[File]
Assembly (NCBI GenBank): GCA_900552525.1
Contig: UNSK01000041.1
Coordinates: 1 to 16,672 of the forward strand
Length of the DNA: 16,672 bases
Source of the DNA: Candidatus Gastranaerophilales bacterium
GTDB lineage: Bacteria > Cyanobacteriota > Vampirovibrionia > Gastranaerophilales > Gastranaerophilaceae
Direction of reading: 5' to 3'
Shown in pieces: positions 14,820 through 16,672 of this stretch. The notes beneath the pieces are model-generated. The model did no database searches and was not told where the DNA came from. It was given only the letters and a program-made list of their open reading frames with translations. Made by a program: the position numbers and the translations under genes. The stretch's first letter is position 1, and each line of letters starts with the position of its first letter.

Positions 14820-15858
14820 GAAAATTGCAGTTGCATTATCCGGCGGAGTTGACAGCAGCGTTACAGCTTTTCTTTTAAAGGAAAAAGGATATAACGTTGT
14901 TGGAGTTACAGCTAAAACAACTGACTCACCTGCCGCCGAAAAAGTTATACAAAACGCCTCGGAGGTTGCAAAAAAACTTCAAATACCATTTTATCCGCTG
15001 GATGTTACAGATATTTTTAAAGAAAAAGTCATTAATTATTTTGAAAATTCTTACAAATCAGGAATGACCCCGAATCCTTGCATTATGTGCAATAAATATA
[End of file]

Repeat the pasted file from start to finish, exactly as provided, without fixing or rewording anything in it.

Assembly (NCBI GenBank): GCA_900552525.1
Contig: UNSK01000041.1
Coordinates: 1 to 16,672 of the forward strand
Length of the DNA: 16,672 bases
Source of the DNA: Candidatus Gastranaerophilales bacterium
GTDB lineage: Bacteria > Cyanobacteriota > Vampirovibrionia > Gastranaerophilales > Gastranaerophilaceae
Direction of reading: 5' to 3'
Shown in pieces: positions 14,820 through 16,672 of this stretch. The notes beneath the pieces are model-generated. The model did no database searches and was not told where the DNA came from. It was given only the letters and a program-made list of their open reading frames with translations. Made by a program: the position numbers and the translations under genes. The stretch's first letter is position 1, and each line of letters starts with the position of its first letter.

Positions 14820-15858
14820 GAAAATTGCAGTTGCATTATCCGGCGGAGTTGACAGCAGCGTTACAGCTTTTCTTTTAAAGGAAAAAGGATATAACGTTGT
14901 TGGAGTTACAGCTAAAACAACTGACTCACCTGCCGCCGAAAAAGTTATACAAAACGCCTCGGAGGTTGCAAAAAAACTTCAAATACCATTTTATCCGCTG
15001 GATGTTACAGATATTTTTAAAGAAAAAGTCATTAATTATTTTGAAAATTCTTACAAATCAGGAATGACCCCGAATCCTTGCATTATGTGCAATAAATATA